I don't think Betty Draper's a very good mother but there's one thing she does every week on "Mad Men" that I truly admire.
At her terse command to "Go upstairs," Betty's children wordlessly untangle their legs, stand up, turn off the TV and do exactly that. Not even so much as a "Just two more hours of Mario Kart, pulleeeeeezzz." (Although, to be fair, the show is set in 1963 so it's not like the kids are being asked to give up that much.)
She says it all the time, even if the table is set for dinner and you know the kids are going to have to amuse themselves for at least another hour while she swirls a drink at the kitchen table with moody husband Don, and smokes a cigarette or 12.
When the kids are outside playing and it's time to get cleaned up, Betty steps onto the front porch, puts her hands on her hips and says, "Go inside." And they do. No back talk. No rolled eyes. No negotiations.
At first I figured they were just scared of her - Betty Draper is about as nurturing as Drano after all. In fact, she often looks at her kids with utter curiosity as if she can't quite figure out how these short people came to live in her house. But then I have to realize that things were different then. Parents said what they wanted; children, for the most part, complied, a notion that's almost unthinkable in this age of kid-centric households.
Betty Draper would never tolerate a boy named Artemis Battlestar or some such with tangled shoulder-length curls and a stained favorite T-shirt pledging allegiance to a greener planet. She'd merely level her imperious gaze at him and say: "Change your clothes."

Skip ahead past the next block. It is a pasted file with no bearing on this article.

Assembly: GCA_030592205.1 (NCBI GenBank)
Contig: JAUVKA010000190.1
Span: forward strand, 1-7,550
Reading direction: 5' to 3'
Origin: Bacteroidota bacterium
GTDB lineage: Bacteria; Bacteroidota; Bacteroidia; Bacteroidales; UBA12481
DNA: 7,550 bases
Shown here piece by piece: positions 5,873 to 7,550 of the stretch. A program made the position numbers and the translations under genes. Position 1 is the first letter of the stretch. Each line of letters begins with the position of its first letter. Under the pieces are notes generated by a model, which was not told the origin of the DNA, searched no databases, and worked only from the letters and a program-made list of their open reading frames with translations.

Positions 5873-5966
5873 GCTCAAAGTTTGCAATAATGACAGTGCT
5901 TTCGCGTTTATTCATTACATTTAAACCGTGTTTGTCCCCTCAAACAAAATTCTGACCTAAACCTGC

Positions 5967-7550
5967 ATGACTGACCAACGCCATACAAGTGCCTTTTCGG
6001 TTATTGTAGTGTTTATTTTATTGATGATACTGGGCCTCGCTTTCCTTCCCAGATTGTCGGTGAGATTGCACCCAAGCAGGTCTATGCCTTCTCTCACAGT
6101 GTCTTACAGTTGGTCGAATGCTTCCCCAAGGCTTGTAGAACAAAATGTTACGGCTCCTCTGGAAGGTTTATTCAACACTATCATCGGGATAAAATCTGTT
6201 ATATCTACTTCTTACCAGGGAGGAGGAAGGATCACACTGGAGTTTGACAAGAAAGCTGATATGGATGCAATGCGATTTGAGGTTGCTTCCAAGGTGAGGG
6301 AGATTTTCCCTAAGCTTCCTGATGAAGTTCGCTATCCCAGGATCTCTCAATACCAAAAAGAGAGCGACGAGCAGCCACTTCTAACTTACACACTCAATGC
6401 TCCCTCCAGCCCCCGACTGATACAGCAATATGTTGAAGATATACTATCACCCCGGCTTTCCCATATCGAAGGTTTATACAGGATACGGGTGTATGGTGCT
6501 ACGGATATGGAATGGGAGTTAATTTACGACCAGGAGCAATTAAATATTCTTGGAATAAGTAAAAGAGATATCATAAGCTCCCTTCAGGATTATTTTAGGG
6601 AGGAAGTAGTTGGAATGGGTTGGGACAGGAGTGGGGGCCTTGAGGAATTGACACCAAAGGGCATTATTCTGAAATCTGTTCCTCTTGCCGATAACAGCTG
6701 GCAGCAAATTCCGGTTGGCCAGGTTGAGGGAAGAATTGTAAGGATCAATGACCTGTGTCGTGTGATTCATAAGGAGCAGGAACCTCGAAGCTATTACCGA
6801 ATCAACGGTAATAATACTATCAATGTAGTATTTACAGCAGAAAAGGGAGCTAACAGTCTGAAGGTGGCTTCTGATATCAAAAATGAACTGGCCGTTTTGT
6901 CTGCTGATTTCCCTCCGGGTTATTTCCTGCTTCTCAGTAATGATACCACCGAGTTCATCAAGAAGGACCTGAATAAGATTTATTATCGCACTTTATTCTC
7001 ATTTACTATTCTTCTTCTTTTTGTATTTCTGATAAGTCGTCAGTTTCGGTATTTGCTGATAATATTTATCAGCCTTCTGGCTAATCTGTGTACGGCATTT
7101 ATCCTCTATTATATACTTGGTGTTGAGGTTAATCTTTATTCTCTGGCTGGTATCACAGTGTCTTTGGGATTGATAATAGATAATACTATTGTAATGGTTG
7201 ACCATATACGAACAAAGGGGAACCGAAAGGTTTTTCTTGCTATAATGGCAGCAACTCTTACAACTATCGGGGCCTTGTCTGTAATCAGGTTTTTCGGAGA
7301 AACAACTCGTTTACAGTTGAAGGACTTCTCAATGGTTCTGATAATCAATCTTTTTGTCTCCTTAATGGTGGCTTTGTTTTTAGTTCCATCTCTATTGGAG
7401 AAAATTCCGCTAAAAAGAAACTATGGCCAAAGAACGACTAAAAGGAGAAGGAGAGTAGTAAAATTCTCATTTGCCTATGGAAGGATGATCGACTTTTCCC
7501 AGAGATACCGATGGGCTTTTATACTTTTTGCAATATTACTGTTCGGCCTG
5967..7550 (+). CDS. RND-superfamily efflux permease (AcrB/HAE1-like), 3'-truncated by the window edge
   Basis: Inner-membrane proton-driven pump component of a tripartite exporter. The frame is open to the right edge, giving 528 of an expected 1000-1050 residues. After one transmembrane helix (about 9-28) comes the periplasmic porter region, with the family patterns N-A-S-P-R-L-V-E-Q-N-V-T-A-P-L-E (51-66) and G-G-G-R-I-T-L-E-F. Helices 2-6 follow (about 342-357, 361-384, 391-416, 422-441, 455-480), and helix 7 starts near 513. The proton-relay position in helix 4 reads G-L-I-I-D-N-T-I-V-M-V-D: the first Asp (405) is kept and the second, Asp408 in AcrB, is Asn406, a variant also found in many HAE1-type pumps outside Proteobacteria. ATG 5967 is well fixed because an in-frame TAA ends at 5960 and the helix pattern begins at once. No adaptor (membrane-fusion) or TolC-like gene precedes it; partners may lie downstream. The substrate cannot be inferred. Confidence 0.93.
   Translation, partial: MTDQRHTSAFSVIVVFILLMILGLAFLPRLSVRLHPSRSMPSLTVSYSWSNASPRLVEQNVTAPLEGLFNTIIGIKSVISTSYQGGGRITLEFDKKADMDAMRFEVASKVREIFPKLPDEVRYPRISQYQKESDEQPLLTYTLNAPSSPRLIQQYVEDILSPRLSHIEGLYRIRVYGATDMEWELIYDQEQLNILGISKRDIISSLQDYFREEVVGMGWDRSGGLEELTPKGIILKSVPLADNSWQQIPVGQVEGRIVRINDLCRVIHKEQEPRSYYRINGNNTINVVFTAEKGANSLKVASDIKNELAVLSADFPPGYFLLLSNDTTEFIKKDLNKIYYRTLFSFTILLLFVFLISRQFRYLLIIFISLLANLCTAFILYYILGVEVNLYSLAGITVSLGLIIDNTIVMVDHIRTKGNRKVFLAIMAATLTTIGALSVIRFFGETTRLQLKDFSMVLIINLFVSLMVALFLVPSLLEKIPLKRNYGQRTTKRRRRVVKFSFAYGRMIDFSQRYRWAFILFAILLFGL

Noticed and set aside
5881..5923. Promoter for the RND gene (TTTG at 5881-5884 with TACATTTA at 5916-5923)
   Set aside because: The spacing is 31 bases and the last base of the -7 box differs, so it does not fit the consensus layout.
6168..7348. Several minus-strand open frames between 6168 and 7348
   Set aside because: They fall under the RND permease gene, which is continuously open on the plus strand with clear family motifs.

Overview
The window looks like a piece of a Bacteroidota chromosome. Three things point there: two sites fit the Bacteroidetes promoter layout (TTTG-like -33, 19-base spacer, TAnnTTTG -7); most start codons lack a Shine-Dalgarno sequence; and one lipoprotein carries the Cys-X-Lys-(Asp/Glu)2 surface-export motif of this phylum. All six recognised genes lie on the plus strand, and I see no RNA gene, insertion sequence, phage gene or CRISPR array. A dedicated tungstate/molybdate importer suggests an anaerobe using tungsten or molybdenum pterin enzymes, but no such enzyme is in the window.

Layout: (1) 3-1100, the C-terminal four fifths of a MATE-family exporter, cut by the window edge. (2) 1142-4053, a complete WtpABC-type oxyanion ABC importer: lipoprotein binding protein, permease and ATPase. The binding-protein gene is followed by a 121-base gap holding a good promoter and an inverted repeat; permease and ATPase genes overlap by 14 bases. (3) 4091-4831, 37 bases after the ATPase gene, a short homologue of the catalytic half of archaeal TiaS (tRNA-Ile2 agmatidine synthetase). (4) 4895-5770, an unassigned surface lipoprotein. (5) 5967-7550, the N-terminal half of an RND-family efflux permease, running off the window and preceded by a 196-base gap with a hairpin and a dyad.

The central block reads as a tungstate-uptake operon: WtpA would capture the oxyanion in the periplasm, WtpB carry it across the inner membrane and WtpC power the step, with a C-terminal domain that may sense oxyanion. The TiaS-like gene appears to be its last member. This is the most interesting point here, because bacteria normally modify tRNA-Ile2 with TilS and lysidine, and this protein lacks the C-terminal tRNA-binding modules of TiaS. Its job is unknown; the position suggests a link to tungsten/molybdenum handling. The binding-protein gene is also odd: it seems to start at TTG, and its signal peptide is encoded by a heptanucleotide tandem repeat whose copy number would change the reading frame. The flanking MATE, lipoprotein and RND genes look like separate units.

And, following that, "Tell your father to take you to the barber."
Although I don't really want to be Betty Draper, it would be refreshing to be able to say something one time and have my will be done. I tried to channel Betty this morning. Standing at the Princess's bedside, I smoothed my vintage apron, folded my arms across my chest and tapped my high-heeled foot before flicking a wayward shred of imaginary tobacco from my front tooth.
Nothing. Not even a slight movement of the covers despite the fact that the alarm clock had gone off 10 minutes earlier.
A gentle stirring, then a muffled "I don't want to go to school."
"I'm going to get your Father."
Too late. She was already asleep again.
Betty Draper makes it look so easy through her Miltown-induced cold-calm.
I look up, helplessly, at Robert Pattinson's face above the bed. Finally, I sigh and walk out defeated.
"Wuss," I can hear Betty Draper hiss.